Canadian auto industry reacts negatively to BC Government’s decision to lower rebates on electric vehicles

Tesla Cybertruck. Photo courtesy Vancouver International Auto Show.

Canadian automotive industry groups have expressed concern over the Government of British Columbia’s decision on June 18, 2024, to remove roughly 75 per cent of vehicles that had been eligible for a CleanBC Go Electric rebate of up to $4,000 by changing the program criteria. This change immediately makes purchasing a Zero-Emissions Vehicle (ZEV) more expensive in the province.


According to the Canadian Automobile Dealers Association (CADA), the provision of only a 30-day transition period will leave consumers who may have already purchased a vehicle and are awaiting delivery entirely in the lurch.


“We are astonished and extremely disappointed by the announced changes to BC’s ZEV rebate program,” said Tim Reuss, president & CEO, Canadian Automobile Dealers Association. “Not only was this change decided in great haste and without any consultation with the industry, but it contradicts the province’s own ZEV ambitions. Excluding 75 per cent of vehicles that had previously qualified for the purchase incentives when price is one of the major hurdles for consumers to adopt ZEVs, makes absolutely no sense. We strongly urge the BC government to reconsider this change and to immediately engage in consultation with the entire industry on how best to proceed.”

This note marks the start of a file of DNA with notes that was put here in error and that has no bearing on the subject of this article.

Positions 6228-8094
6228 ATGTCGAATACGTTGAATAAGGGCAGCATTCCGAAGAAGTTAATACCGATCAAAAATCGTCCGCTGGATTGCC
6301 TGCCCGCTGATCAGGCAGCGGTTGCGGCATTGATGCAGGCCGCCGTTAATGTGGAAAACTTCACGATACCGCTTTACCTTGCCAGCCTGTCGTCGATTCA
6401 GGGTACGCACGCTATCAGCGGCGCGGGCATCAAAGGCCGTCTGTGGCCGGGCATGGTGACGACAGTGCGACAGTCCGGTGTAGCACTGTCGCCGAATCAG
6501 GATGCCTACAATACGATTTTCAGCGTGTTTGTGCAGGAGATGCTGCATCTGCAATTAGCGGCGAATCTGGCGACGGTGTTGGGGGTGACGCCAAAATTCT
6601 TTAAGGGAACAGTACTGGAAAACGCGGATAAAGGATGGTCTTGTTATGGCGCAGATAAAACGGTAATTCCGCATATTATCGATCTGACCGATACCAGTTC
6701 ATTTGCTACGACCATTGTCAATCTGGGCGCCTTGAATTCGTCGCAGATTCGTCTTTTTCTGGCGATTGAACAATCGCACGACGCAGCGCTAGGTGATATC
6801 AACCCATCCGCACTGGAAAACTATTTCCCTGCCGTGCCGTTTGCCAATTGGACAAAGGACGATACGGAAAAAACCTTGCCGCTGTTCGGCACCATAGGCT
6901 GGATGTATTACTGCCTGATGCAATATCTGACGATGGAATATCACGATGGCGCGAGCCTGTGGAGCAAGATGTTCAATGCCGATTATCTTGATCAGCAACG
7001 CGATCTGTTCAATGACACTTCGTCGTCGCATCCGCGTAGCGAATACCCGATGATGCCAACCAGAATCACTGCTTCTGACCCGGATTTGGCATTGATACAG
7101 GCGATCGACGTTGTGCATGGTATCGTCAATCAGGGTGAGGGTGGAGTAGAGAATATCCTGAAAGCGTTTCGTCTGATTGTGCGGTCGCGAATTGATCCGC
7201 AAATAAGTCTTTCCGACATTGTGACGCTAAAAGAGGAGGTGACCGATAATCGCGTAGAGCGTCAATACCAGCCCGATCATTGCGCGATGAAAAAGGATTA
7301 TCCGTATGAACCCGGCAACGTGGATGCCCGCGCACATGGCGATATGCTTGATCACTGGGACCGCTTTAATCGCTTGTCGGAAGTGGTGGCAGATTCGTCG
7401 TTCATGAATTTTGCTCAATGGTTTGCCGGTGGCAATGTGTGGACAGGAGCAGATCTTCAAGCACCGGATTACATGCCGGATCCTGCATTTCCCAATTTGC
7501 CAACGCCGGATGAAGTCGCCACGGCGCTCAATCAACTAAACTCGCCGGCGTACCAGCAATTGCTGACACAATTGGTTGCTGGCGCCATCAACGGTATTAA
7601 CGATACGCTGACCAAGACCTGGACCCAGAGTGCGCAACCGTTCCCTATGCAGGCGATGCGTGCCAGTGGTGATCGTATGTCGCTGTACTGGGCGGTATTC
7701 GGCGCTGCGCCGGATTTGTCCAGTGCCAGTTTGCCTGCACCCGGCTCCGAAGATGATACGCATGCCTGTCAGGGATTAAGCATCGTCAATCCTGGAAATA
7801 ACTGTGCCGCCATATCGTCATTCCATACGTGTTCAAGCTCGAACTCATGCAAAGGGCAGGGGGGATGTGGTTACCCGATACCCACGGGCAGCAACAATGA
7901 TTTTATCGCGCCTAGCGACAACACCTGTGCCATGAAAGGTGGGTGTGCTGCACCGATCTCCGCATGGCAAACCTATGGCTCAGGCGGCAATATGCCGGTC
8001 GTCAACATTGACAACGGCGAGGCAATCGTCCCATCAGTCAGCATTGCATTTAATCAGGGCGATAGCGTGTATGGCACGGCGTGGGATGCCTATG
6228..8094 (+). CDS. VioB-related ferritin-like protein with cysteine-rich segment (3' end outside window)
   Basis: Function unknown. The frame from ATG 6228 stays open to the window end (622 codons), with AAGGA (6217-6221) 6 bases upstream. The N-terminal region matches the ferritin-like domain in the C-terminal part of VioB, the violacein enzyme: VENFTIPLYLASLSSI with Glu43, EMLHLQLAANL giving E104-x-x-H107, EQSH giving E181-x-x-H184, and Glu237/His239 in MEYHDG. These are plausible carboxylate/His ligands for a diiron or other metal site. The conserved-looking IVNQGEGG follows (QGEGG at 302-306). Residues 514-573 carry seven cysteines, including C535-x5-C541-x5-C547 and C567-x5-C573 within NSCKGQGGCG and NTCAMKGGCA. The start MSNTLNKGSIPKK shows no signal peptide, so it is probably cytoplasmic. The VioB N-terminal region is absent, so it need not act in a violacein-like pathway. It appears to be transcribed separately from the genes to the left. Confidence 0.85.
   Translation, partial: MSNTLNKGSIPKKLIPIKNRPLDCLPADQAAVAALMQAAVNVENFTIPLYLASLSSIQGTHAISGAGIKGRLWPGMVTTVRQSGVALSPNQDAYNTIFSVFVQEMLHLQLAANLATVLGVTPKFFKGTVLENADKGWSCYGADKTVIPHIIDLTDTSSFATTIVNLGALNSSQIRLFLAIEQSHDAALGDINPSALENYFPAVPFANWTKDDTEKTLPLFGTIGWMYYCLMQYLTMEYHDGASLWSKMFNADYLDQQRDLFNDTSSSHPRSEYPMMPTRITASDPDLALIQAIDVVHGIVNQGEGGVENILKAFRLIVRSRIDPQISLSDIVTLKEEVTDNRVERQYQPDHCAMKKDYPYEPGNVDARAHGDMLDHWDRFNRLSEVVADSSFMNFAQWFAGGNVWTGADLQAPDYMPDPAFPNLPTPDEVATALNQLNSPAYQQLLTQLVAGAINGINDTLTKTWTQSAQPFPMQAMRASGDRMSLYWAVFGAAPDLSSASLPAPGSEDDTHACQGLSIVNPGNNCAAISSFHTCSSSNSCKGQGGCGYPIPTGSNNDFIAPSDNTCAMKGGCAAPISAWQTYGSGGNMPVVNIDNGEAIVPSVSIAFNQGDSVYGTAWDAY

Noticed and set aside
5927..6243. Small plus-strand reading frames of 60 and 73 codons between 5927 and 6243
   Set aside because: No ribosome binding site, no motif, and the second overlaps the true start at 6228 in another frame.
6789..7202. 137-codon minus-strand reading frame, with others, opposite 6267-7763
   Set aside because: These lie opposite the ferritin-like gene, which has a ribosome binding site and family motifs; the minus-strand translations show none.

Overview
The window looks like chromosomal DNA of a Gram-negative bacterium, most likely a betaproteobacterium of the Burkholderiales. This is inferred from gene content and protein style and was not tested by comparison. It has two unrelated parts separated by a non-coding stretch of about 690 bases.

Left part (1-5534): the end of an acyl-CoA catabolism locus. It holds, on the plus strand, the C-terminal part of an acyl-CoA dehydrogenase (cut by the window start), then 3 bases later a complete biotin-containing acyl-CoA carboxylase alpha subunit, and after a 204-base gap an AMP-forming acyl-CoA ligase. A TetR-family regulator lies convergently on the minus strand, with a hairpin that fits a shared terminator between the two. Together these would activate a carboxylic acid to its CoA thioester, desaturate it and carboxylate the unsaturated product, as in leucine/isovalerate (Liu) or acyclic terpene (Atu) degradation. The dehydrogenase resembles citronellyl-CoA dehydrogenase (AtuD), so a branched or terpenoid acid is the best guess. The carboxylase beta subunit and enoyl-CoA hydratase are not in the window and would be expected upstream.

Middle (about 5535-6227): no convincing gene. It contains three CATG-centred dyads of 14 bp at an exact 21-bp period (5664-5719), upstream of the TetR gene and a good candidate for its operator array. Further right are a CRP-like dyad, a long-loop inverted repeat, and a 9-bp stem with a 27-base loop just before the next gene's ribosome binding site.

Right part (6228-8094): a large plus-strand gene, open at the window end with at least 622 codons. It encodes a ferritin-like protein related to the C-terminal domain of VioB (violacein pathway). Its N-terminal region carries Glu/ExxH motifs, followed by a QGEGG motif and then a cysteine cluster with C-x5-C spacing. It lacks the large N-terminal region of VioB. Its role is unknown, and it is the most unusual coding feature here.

Additionally, according to the Canadian Vehicle Manufactures Association, the government’s change in how the program defines SUV, with SUVs and station wagons moved from the ‘larger’ vehicle (with higher MSRP threshold) to the ‘cars’ category (with a new lowered MSRP of $50,000), is expected to reduce access to the most popular vehicle class for British Columbians and place a chill on the demand for ZEVs in the province. 


“British Columbia has the most aggressive ZEV targets in North America at 90 per cent ZEV sales by 2030,” said Brian Kingston, president and CEO Canadian Vehicle Manufactures Association. “[The] announcement to further weaken the ZEV purchase incentive all but guarantees the government’s mandated targets will not be met, with serious negative consequences for consumers, industry, and the provincial economy.”


According to David Adams, president and CEO of Global Automakers of Canada, now is not the time to cut back on the electric vehicle rebate program. 


“We’ve never suggested incentives should be in place forever, but they need to be in place until price parity with ICE vehicles is achieved—and we are not close to that,” said David Adams, president & CEO, Global Automakers of Canada.  “The changes undermine the government’s Go Electric program and make it that much harder for British Columbians who want to go electric to make the switch and make a difficult challenge essentially insurmountable for automakers to meet 90 per cent ZEV sales by 2030.”

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